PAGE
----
Danny just forwarded me Part Four of his latest research project about the connections about Diet and Myeloma.
Until recently, the vast majority of conventional medical myeloma experts were still quoted as saying that there was no direct connection between diet and multiple myeloma.
I heard this with my own two ears several times on myeloma teleconferences–and then at my first ASH in New Orleans in December of 2009.
While these docs were most often referring to the causes of multiple myeloma, patients were pretty much told to eat whatever they wanted–with in reason, of course.
The exception was green tea, which Danny covers today.
But like a lot of things myeloma related, we “have come a long way, baby!” There are knew drugs and drug combinations–and new research showing us how what we eat (and don’t eat) may in fact make a difference.
One of our older readers emailed me a suggestion.
She mentioned how it was difficult for her to read the white lettering on the burgundy background in the “box shadow” that I have been placing around Danny’s columns.
While she agrees the technique looks good and makes them stand-out, she requested I consider using another technique.
Do you know what? I agree with her. And as always, I aim to please. So lets try this for today’s column…
Diet and Myeloma (Part Four) You’ve Got to Accentuate the Positive, Eliminate the Negative…
What does Bing Crosby’s advice in December 1944 have to do with our challenge?
Sometimes in life, I think that suggestions on what to do to be more successful are less important than knowing about the catastrophic “potholes” that can derail your entire plan.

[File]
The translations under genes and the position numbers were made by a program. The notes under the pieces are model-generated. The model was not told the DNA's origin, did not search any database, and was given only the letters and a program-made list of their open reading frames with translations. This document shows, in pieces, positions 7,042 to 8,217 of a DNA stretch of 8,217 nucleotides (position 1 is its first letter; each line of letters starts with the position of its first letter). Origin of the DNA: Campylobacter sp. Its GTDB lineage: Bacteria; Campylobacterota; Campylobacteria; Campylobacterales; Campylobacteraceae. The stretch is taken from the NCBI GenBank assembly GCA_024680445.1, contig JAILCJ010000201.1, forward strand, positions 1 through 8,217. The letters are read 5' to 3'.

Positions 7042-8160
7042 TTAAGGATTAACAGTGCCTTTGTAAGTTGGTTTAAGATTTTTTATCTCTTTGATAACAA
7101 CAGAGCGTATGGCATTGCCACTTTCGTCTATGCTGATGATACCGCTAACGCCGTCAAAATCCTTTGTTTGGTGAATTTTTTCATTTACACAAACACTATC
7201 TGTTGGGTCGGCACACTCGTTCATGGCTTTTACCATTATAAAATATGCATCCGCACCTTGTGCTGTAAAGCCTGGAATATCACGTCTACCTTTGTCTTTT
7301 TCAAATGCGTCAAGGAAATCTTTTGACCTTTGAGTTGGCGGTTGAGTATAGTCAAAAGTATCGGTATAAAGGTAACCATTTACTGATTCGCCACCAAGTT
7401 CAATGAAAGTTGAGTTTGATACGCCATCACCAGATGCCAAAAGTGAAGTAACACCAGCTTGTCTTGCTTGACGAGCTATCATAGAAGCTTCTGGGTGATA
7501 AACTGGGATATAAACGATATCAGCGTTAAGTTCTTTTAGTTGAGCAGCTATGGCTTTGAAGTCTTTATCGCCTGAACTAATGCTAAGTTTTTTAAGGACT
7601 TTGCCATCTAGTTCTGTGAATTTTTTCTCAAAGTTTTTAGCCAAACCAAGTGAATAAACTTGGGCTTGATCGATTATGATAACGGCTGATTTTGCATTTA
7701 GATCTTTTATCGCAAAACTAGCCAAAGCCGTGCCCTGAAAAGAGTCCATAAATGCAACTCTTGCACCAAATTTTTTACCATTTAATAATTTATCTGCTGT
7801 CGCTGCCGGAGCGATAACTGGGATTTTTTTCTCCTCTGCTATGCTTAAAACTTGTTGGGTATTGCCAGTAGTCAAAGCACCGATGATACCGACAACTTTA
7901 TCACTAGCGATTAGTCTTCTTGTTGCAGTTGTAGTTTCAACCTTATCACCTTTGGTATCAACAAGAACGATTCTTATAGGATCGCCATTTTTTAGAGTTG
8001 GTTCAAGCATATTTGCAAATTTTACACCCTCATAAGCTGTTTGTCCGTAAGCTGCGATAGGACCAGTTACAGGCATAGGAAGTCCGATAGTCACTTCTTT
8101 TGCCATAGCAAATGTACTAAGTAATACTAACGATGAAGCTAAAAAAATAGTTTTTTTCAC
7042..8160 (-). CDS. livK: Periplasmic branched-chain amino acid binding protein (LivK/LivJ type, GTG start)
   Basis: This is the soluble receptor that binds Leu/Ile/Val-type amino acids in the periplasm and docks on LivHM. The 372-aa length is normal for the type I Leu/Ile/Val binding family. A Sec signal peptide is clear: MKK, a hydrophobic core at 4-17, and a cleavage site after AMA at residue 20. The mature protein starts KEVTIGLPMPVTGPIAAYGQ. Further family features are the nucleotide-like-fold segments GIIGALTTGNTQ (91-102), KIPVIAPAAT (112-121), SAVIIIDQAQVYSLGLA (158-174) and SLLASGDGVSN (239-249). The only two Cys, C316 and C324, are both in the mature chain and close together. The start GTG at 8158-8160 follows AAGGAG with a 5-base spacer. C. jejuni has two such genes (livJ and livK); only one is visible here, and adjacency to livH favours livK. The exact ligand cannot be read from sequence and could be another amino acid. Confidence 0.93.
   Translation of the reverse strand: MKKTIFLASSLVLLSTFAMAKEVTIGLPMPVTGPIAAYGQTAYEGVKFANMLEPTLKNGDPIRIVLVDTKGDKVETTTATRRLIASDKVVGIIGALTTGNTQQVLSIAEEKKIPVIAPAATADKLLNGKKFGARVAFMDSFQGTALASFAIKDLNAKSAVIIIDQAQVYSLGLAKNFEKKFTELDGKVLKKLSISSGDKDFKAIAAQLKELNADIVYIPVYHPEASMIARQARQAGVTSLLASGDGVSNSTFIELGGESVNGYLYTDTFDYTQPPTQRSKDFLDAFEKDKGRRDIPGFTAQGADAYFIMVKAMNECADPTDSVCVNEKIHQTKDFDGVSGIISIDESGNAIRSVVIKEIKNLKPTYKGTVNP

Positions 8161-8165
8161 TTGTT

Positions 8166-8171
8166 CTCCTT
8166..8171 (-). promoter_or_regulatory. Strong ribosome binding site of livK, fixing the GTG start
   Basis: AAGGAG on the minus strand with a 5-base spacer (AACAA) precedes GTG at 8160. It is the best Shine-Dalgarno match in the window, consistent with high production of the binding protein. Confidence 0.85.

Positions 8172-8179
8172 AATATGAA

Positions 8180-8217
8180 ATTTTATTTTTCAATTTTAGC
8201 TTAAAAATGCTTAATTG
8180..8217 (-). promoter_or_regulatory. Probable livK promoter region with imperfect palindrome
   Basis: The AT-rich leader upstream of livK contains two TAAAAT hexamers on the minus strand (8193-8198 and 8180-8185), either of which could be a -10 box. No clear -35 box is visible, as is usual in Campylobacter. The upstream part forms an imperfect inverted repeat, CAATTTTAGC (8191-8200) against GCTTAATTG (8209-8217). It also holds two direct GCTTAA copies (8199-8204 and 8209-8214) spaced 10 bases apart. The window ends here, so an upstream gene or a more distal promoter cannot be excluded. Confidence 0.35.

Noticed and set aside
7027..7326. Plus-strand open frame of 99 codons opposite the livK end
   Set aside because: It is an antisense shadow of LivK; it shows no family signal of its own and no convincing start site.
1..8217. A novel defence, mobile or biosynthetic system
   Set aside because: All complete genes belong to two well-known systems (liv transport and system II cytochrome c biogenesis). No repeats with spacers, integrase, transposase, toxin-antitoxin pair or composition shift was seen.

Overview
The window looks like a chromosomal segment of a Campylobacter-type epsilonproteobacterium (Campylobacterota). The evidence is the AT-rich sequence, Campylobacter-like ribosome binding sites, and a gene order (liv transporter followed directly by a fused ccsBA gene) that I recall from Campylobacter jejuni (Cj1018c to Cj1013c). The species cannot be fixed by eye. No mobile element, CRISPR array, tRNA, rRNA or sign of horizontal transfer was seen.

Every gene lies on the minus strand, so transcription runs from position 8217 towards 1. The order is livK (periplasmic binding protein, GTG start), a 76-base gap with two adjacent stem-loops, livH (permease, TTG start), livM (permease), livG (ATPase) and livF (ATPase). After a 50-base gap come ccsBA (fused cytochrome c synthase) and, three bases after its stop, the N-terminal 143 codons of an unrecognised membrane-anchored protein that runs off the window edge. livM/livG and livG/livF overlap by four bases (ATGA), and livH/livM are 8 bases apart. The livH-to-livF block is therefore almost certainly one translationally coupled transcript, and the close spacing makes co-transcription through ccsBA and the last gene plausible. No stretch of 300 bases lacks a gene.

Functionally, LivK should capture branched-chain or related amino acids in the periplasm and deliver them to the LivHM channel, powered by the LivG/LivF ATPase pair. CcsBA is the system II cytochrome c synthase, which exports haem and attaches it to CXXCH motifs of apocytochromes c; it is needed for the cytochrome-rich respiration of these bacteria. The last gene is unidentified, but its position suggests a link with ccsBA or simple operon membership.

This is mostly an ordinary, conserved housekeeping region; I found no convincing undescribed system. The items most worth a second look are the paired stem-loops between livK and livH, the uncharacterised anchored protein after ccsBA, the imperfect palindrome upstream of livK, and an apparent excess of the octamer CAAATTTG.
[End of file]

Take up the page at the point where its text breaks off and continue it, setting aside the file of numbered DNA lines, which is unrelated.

So, in today’s column we are going to dig further into things to watch out for, while also looking more for foods and spices to emphasize too. Inadvertently, through the many questions on Pat’s protocol for the winter, we’ve already stumbled into this terrain—the questions on asparagus and L-Glutamine.
We already know that lots of refined carbohydrates and hi-sugar levels may not be good for our condition, but there are other questions.
What about meat? Although much made of the dangers of meat consumption and cancer—the famous China Study (T. Colin Campbell, 2005), evidence extending this to myeloma is not at all conclusive. While is true that the incidence of myeloma in China is lower than just about any other place on the planet (1.1 cases per 100,000 males in China vs. 4.7 in the U.S. population), we do not know at all if this lower incidence comes from less meat consumption or something else. For instance, it could be from increased consumption of fish, complex carbohydrates vs. refined ones, the much greater use of sugars and dairy products in the U.S. diet (which were smoking guns in the study of the Connecticut women). Or it could even be something altogether different: genetic differences in the population or variation in the exposure to environmental toxins.
Moreover, both the study of 179 Connecticut women and another (Tavani et. al., 2000) found no statistical association of red meat consumption and myeloma. (Other studies, however, have shown cured and smoked meats to be a negative influence on several cancers). If red meat came in as a neutral influence on myeloma risk, however, fish consumption showed itself a large positive. Several studies (including that of the Connecticut women) have repeatedly found that eating more fish was also associated with a lower chance of developing multiple myeloma (see Alexander et al., 2007 for a summary).
In particular, the evaluation of Fritschi et al. (2004) reported statistically significant lower levels of developing myeloma in people eating fatty fishes such as salmon, herring, sardines and tuna than leaner fish such as cod.